On the June quarter dip in expansion, it said growth in private consumption and industry declined compared to previous quarters. Fixed capital formation grew by a sluggish 1.6 per cent, indicating a sharp slowdown in private investment. “Investment growth, however, is likely to remain muted in 2017-18 as budgetary constraints limit government expenditure. Growth will further pick up in 2018-19 as the new tax regime improves domestic competitiveness and government efforts to improve health of the banking sector aid private investment to yield results,” the bank said. Inflation, on the other hand, is expected to average 4 per cent in the current year and 4.6 per cent in the next, significantly lower than the previous estimates of 5.2 per cent and 5.4 per cent, respectively. On the positive side, the report underlined the commitment by Indian policymakers to meet the fiscal deficit target in 2017-18, despite the presence of some risks in the form of lower non-tax revenue and a slow start to the disinvestment of public sector enterprises.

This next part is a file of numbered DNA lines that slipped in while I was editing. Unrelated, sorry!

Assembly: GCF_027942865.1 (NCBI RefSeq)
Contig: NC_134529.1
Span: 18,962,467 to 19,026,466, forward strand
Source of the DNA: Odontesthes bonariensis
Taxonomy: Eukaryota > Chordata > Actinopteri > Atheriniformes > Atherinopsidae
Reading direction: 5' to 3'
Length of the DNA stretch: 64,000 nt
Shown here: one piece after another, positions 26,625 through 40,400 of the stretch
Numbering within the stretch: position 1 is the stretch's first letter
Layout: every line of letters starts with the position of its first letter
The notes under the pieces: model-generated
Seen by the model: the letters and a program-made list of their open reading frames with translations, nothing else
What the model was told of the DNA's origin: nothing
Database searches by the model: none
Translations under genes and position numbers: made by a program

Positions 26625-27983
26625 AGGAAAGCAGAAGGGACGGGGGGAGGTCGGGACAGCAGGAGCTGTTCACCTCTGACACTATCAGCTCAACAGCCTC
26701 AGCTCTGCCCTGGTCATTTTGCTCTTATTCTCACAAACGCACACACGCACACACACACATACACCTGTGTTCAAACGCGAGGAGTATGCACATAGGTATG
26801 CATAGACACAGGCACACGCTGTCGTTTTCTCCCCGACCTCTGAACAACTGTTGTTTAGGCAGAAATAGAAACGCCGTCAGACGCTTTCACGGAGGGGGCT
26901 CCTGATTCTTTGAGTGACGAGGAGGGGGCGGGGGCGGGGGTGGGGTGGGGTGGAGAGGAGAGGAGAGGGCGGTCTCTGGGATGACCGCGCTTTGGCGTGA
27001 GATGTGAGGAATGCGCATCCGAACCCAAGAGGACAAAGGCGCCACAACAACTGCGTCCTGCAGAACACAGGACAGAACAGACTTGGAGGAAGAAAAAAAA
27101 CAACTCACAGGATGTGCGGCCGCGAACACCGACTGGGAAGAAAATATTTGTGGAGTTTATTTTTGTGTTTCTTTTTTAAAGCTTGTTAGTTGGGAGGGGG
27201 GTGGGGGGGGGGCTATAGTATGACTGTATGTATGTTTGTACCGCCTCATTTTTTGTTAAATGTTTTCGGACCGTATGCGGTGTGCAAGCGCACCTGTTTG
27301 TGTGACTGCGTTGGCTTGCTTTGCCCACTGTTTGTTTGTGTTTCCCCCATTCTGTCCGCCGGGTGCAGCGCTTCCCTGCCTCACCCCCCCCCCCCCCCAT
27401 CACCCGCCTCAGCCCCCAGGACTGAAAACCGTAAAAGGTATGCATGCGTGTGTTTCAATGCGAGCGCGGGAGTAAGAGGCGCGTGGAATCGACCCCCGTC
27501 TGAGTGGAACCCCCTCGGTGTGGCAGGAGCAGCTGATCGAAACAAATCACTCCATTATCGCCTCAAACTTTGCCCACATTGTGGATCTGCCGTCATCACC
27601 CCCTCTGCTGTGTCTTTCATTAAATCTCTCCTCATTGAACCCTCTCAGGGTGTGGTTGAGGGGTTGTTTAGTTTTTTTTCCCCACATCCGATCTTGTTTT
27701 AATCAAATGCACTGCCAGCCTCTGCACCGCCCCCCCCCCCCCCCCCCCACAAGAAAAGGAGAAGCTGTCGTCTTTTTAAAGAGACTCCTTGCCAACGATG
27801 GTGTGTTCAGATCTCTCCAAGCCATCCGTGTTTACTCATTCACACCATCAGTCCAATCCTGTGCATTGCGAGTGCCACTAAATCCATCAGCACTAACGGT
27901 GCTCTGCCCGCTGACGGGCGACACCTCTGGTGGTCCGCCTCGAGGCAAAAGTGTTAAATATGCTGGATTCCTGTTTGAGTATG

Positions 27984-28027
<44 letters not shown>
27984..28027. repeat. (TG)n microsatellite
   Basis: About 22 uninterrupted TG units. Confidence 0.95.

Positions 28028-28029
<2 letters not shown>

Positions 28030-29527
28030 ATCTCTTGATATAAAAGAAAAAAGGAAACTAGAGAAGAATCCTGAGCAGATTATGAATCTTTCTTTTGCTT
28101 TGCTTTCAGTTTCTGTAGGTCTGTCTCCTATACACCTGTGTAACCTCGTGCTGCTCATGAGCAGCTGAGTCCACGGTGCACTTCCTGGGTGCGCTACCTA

Tax collections are likely to gather speed as firms adjust to the new tax regime, it said. “Strong global growth and an improved business climate will help India’s exports grow at a faster pace in 2017-18 and 2018-19. Efforts to improve domestic demand will also spur import growth as private investment picks up, thereby widening the current account deficit compared to the past couple of years,” it added. ADB noted that government efforts to liberalise foreign ownership caps across sectors and foster a friendly investment climate will help attract stable foreign direct investment flows and comfortably finance the current account deficit.